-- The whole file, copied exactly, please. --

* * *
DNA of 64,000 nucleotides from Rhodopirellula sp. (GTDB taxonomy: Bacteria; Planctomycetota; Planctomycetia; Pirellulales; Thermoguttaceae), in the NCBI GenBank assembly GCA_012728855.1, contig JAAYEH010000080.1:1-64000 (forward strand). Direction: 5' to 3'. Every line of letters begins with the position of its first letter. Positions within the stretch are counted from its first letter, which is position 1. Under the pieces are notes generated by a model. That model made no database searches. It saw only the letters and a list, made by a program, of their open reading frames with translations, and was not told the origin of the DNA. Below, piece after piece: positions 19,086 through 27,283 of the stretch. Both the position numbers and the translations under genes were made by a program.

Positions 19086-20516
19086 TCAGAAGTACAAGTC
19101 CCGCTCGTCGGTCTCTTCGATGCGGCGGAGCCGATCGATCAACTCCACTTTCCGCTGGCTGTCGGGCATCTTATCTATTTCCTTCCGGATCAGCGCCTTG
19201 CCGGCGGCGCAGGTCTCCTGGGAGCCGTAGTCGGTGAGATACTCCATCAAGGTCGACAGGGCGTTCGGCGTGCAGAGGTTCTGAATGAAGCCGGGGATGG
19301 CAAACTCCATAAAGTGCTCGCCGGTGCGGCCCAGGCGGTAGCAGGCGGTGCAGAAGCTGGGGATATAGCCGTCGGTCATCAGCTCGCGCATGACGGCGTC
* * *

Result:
DNA of 64,000 nucleotides from Rhodopirellula sp. (GTDB taxonomy: Bacteria; Planctomycetota; Planctomycetia; Pirellulales; Thermoguttaceae), in the NCBI GenBank assembly GCA_012728855.1, contig JAAYEH010000080.1:1-64000 (forward strand). Direction: 5' to 3'. Every line of letters begins with the position of its first letter. Positions within the stretch are counted from its first letter, which is position 1. Under the pieces are notes generated by a model. That model made no database searches. It saw only the letters and a list, made by a program, of their open reading frames with translations, and was not told the origin of the DNA. Below, piece after piece: positions 19,086 through 27,283 of the stretch. Both the position numbers and the translations under genes were made by a program.

Positions 19086-20516
19086 TCAGAAGTACAAGTC
19101 CCGCTCGTCGGTCTCTTCGATGCGGCGGAGCCGATCGATCAACTCCACTTTCCGCTGGCTGTCGGGCATCTTATCTATTTCCTTCCGGATCAGCGCCTTG
19201 CCGGCGGCGCAGGTCTCCTGGGAGCCGTAGTCGGTGAGATACTCCATCAAGGTCGACAGGGCGTTCGGCGTGCAGAGGTTCTGAATGAAGCCGGGGATGG
19301 CAAACTCCATAAAGTGCTCGCCGGTGCGGCCCAGGCGGTAGCAGGCGGTGCAGAAGCTGGGGATATAGCCGTCGGTCATCAGCTCGCGCATGACGGCGTC